Your means from all sources are added together to get a total weekly means. You will be paid the difference between your total assessed weekly means and the maximum rate of Farm Assist that you could get if you had no means

When you apply for Farm Assist, a social protection inspector will call to see you and ask to see various documents. such as creamery returns, cattle registration cards and details of EU scheme payments. They will also want information on the sale of crops, cattle, milk and other produce.

The inspector will then assess the costs actually and necessarily incurred in connection with the running of the farm.

These costs may include rent, annuities, inputs like feed and fertiliser and the depreciation of farm machinery.

Labour costs are taken into account, with the exception of the labour of the farmer and their spouse, civil partner or cohabitant. You are entitled to receive a copy of this farm income calculation.

The current maximum personal weekly rate (for a person with no dependent children) is €193. This is increased by €128.10 for dependent adults, for example, your spouse and €29.80 for dependent children.

Affordable Childcare

In recent weeks there has been much talk about the new affordable childcare scheme and the universal funding, which is available through all registered crèches and child-minders since the August 21, 2017.

In an effort to make childcare more affordable, all children between six months and three years will receive €20 per week towards the cost of childcare. There is no means test for this funding and it is paid on a pro rata basis for those who use less than five days’ childcare etc.

What many people may not be aware of is the much increased funding available to families where one parent receives any of a long list of social protection payments (which includes Farm Assist).

By providing your childcare provider with proof of this payment you are eligible for an €80 per week reduction in fees per child in full day care (for all children between six months and 15 years). If you receive any one of the eligible payments and hold a medical card for either parent or child you are eligible for a €145 per week reduction in childcare fees.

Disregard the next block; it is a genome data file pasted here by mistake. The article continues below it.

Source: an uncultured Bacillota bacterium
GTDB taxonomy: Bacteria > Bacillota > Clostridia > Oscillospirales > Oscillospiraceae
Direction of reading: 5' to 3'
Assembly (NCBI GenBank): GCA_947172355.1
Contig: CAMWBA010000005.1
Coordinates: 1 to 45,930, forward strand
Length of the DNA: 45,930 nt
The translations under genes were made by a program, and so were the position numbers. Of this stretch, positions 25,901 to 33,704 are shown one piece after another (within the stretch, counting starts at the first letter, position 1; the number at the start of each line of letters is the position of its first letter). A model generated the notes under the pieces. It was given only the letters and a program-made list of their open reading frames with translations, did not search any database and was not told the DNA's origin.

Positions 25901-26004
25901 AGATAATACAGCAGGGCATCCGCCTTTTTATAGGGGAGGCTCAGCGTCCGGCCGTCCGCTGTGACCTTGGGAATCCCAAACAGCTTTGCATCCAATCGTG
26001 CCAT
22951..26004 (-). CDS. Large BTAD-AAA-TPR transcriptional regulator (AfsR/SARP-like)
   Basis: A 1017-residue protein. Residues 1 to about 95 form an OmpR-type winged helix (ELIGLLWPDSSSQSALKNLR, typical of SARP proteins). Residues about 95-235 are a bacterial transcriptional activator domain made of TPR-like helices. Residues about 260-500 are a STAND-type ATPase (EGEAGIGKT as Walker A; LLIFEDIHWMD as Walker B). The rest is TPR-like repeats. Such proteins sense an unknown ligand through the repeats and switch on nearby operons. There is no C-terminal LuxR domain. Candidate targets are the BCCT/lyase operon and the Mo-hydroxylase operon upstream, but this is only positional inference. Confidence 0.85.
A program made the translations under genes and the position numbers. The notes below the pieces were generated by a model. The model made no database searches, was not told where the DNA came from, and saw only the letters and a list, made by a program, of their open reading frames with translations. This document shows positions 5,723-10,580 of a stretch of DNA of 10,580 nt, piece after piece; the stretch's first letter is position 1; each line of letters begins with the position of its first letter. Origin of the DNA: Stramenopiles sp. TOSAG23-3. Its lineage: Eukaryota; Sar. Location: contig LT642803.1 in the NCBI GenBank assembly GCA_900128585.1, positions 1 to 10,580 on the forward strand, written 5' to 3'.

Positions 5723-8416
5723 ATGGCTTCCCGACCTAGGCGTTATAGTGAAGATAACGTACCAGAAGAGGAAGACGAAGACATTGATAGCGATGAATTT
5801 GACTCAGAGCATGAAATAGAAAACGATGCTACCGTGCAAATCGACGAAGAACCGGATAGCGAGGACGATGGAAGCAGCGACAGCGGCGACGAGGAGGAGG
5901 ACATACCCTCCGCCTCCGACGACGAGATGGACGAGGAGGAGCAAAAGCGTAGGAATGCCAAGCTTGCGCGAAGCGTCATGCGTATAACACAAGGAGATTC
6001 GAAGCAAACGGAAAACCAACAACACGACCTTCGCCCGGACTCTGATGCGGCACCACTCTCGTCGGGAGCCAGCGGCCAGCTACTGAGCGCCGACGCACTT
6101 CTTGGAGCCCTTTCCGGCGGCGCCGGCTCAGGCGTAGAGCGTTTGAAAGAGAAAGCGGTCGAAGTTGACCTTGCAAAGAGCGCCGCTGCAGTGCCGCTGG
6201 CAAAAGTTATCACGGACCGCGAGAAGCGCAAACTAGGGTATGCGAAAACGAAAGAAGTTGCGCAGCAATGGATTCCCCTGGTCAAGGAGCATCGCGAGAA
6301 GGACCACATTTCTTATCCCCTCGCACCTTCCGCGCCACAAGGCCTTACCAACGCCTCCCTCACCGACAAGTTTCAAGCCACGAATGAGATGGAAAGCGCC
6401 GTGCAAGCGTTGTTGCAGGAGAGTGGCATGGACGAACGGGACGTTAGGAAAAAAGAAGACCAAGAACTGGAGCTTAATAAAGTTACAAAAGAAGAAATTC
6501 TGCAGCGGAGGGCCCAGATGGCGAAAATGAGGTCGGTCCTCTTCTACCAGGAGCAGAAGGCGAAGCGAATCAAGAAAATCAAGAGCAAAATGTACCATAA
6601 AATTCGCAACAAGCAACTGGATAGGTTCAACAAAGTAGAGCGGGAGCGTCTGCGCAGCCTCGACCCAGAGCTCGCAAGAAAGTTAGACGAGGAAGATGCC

For a list of the eligible social protection payments and to check your eligibility you should contact your local childcare committee.

These new schemes will have a huge impact on the viability of returning to work for many lower-income families.

Medical Card/ GP Visit Cards

Much like eligibility for Farm Assist, the rules around means-testing are numerous when it comes to eligibility for a medical card or GP visit card. If you are eligible to hold a medical card/GP visit card it would give some ease to the financial costs of GP visits etc for both adults and children over six.

There are many factors which will set one farm apart from another when it comes to the income prospects but it is in everyone’s interest to be aware of the supports which are in place for all families who find themselves in financial difficulty.

When inflation is taken into account, the real value of farm income has reduced significantly, and is now at approximately 70pc of the 2000 level.

Theresa Murphy is a barrister based in Ardrahan, Co Galway

Indo Farming